I was reluctant to review this book. With all the dramatic developments in the Middle East today—the ISIS crisis, the siege of Kobanê, the deepening nightmare in Syria, the escalating repression in Egypt, the fate of Tunisia’s democratic transition, the sectarianization of regional conflicts driven by the Saudi-Iranian rivalry—delving back into the 2003 invasion of Iraq seemed rather less than urgent. It’s hard enough just to keep up with the events unfolding day-to-day in the region. Reading—let alone reviewing—a detailed study of the internal processes that led to the United States toppling Saddam Hussein over a decade ago seemed remote, if not indeed a distraction.
But I’m glad I set these reservations aside and took the assignment. This forcefully argued and meticulously researched (with no fewer than 1,152 footnotes, many of which are full-blown paragraphs) book turns out to be enormously relevant to the present moment, on at least three fronts:
The US Senate report on CIA torture has brought back into focus the rogues gallery of the Bush-Cheney administration—the same cast of characters who engineered the 2003 Iraq invasion. This book shines a heat lamp on that dark chapter and many of its protagonists.
There is talk of a neoconservative comeback in Washington. This thoroughly discredited but zombie-like group are now angling for the ear of Hillary Clinton, who might be the next US president. Ahmad’s book provides a marvelously illuminating anatomy of the neocons, which has lessons that apply directly to this movement’s potentially ominous next chapter.
With Iraq and Afghanistan bleeding in our rear-view mirror, is there a case still to be made for American intervention with anything more than words in Syria’s miserable meltdown? The news and pictures from Syria are perfectly awful – sarin gas against civilians succeeded by barrel bombs on Aleppo, millions of Syrians on the run, all varieties of torture, targeting of children and doctors, a death toll in two-and-a-half years of warfare approaching 150,000, and no end in sight. But is there anything like a constructive case for American intervention?
US president Barack Obama today welcomes arguably his least favourite foreign leader to the White House. Israeli prime minister Benjamin Netanyahu’s visit neatly coincides with the annual policy conference of the American Israel Public Affairs Committee (Aipac). That event offers both men a chance to appeal to some of Israel’s most ardent American supporters. We can therefore expect to hear repeated references to the “common interests”, “unshakeable bonds” and “shared values” of the two countries.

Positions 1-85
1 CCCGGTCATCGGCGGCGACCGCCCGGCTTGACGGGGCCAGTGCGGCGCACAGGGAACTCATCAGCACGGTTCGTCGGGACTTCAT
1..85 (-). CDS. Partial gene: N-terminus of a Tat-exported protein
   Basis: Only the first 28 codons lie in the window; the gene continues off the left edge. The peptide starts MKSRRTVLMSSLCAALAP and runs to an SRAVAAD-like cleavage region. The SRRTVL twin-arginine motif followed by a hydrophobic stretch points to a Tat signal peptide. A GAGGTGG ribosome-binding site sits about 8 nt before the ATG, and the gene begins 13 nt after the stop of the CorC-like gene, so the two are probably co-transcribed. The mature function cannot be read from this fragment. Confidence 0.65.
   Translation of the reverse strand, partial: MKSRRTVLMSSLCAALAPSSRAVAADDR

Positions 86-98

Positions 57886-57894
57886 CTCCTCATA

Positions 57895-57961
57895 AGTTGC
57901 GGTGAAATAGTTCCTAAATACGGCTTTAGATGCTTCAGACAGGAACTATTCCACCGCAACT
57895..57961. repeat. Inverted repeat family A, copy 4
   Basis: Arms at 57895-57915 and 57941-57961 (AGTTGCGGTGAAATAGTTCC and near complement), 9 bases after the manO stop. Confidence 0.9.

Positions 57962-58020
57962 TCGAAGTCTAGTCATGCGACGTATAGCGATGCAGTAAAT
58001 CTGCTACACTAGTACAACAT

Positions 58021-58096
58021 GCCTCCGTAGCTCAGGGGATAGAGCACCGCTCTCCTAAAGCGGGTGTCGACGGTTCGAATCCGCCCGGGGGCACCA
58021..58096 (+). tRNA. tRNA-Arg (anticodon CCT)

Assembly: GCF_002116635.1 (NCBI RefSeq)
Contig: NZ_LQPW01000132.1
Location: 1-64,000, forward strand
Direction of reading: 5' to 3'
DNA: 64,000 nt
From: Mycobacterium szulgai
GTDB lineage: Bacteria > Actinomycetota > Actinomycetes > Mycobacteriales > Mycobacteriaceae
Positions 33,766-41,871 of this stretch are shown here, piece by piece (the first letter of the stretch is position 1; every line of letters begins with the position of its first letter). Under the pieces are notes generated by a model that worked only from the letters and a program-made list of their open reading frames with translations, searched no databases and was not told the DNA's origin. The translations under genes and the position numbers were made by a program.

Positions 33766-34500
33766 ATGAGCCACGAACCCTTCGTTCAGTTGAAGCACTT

This familiar rhetoric is misleading at best and at worst simply wrong. No states have identical interests, and Israel and America are at odds on two vital issues: Iran and the Israeli-Palestinian conflict. Mr Obama should continue to rebuff Israel’s efforts to push him into military confrontation with Tehran, while reminding Mr Netanyahu the true danger to Israel lies in its refusal to allow a viable Palestinian state…
Steve Walt, co-author of the ground-breaking The Israel Lobby and US Foreign Policy, gave a keynote address on “Obama’s Foreign Policy and the End of the American Era” at an event is co-hosted by the IIEA and UCD’s Clinton Institute for American Studies. You can download the Post Event Notes from this event here.
From Al Jazeera’s excellent Empire with Marwan Bishara.
The North Atlantic Treaty Organisation is the largest military force ever assembled, with a potential armed force of more than seven million. But as its original enemies, communism and the Soviet Union, were defeated two decades ago, what is the alliance’s new identity or new role?
The Palestine Center hosted a panel entitled The New Media and the Palestine Question. In Part One, Professor Jerome Slater and Adam Horowitz discuss how blogging changes the public discussion. In Part Two (over the fold), MJ Rosenberg and Professor Stephen Walt discuss how blogging affects policy change.
For two days, the Atlantic’s Jeff Goldberg has been calling Stephen Walt, John Mearsheimer and other critics of Bibi Netanyahu “anti-Semites.” Nothing new about that. For Goldberg, a major AIPAC neocon, all critics of Israeli policies are anti-Semites by definition. (See this good piece on Goldberg).
But why is he obsessing about Walt so much now?
It is because, in August, Goldberg is coming out with his big Atlantic piece calling on the United States to bomb Iran so that Israel does not have to.
But Goldberg has a problem. As an American who chose to serve in the Israeli army (he was a guard at a Palestinian prison camp), he fears that Stephen Walt and John Mearsheimer — who accused the Likud lobby of promoting war with Iraq in their groundbreaking bestseller — will point out that Goldberg is just about the least credible advocate for war with Iran.
Stephen Walt highlights why the House of Congress’ pledge of $1.5 billion per annum non-military aid for Pakistan isn’t going to do much to change the effect of disasterous American meddling.
At the New Yorker blog, Steve Coll reports that the U.S. Congress is preparing a five-year $1.5 billion per annum non-military aid package for Pakistan, with full support from the Obama administration. (You can read the text of the legislation, entitled the “Enhanced Partnership with Pakistan Act,” here.)
This step sounds impressive, until one remembers that Pakistan’s population is nearly 180 million and its GDP in 2006 was about $144 billion. So the aid package amounts to around a 1 percent increase in Pakistani GDP, which works out to about $8 for each Pakistani. In other words, the U.S. Congress is going to increase their per capita income from $850 per year to about $858. (It’s actually less than that, because some of the money goes to administrative expenses, auditing, and the like.) Continue reading “Why aid to Pakistan won’t make a difference”